While the official declined to comment on the premium to be paid to get the policy to cover public liability up to Rs.1,500 crore per year, per accident industry sources had earlier told IANS that it will be around Rs.70 crore.

The proposed policy would cover the liability towards public as a consequence of any nuclear accident in the plants covered under the policy and also the right of recourse of NPCIL against equipment suppliers.

The insurance coverage will be for all the NPCIL’s plants – like a floater cover.

When a nuclear accident happens and the Rs.1,500 crore cover is exhausted, then there will not be any insurance cover for subsequent accidents that might occur during that policy year. According to the NPCIL official if such a situation occurs, then the policy coverage will get automatically reinstated to Rs.1,500 crore on payment of premium. ………

Foreign nuclear plant suppliers were reluctant to sell to India, citing the provisions of the Civil Liability for Nuclear Damage Act (CLND), 2010 that provides the right of recourse by NPCIL against the vendors under certain circumstances for compensation in case of an accident.

The insurance pool was formed as a risk transfer mode for the suppliers and also NPCIL. ……..

April 18, 2016 Posted by | business and costs, India | 1 Comment

Founder of Chernobyl Children International (CCI) Adi Roche to address UN

Adi Roche to address UN on 30th anniversary of Chernobyl nuclear disaster April 16, 2016 Eoin English 

Humanitarian Adi Roche is to make a landmark address to the UN General Assembly in New York to mark the 30th anniversary of the Chernobyl nuclear disaster the week after next. In an unprecedented move, the Belarusian government is to provide speaking time to Ms Roche, the voluntary CEO and founder of Chernobyl Children International (CCI), in recognition of CCI and Ireland’s role helping the victims of the accident.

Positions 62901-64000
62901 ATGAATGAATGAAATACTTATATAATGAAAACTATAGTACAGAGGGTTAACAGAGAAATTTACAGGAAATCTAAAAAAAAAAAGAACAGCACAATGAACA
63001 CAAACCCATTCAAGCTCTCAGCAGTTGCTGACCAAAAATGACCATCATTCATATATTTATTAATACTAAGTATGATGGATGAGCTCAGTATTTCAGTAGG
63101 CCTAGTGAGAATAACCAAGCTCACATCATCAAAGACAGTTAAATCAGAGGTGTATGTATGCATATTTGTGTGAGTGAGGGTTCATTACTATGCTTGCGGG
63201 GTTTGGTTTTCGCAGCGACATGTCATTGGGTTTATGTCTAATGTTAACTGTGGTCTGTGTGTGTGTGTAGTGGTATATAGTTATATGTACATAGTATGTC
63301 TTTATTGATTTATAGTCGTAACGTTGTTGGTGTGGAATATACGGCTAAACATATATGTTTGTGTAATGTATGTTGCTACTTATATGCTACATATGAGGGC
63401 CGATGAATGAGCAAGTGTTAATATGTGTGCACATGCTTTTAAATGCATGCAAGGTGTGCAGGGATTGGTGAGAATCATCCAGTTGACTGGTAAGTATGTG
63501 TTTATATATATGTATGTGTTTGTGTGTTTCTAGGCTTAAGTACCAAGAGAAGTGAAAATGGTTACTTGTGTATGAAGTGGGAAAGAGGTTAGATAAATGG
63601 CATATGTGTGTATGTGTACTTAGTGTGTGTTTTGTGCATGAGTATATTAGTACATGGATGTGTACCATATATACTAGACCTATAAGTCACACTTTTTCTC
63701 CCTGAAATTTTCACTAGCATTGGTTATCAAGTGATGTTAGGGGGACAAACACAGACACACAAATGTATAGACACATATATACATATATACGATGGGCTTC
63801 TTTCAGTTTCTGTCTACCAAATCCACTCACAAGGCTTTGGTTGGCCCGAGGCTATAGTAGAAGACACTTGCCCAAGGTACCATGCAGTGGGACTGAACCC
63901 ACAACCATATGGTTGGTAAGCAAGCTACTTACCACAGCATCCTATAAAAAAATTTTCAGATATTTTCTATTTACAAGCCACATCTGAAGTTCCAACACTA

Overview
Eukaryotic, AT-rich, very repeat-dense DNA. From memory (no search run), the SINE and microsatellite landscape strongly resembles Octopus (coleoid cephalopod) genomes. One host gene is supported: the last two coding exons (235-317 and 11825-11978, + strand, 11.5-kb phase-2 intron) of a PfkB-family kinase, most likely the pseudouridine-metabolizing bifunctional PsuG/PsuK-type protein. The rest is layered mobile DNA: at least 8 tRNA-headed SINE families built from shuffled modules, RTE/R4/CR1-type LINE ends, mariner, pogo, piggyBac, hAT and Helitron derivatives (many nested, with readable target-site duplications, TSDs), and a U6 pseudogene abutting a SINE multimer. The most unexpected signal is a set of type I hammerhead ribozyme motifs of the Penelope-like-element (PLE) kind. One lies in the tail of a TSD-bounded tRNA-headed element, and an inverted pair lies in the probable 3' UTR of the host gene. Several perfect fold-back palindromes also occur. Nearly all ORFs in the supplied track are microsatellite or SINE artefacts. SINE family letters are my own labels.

It is the first time an NGO has been given a country’s allocated speaking time at the assembly. CCI is the only UN-recognised NGO working in the Chernobyl-affected areas.

Ms Roche will appeal for ongoing global support for the ‘liquidators’ whose heroism containing the fire and radiation in the crippled power plant saved Europe from a nuclear catastrophe. She will also press for the speedy completion of the €1.5bn sarcophagus which is being built to make Chernobyl safe for the next 100 years.

Ireland has contributed €8m towards the massive international construction project which has been beset by delays.

“On this, the 30th anniversary of the worst nuclear disaster in history, it is a chilling reminder that the effects of this catastrophic nuclear accident are far from over. The radioactive contamination is still having an adverse effect on the lives and health of the people of the Chernobyl regions. For many people 30 years ago is like reading ancient history, however for the victims it remains an unfolding tragedy,” she said.

April 18, 2016 Posted by | general | Leave a comment